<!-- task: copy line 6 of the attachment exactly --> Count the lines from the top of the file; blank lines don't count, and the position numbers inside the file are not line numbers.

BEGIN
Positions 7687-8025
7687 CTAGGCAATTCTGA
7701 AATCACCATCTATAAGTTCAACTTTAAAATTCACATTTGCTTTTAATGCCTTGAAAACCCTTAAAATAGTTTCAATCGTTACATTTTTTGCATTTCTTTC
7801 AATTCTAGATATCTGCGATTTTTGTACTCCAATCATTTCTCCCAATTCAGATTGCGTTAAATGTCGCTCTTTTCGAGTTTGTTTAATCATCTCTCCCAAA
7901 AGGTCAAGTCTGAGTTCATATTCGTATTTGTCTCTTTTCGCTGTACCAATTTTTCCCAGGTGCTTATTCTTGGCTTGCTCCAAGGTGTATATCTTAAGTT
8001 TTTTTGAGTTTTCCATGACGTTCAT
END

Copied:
8001 TTTTTGAGTTTTCCATGACGTTCAT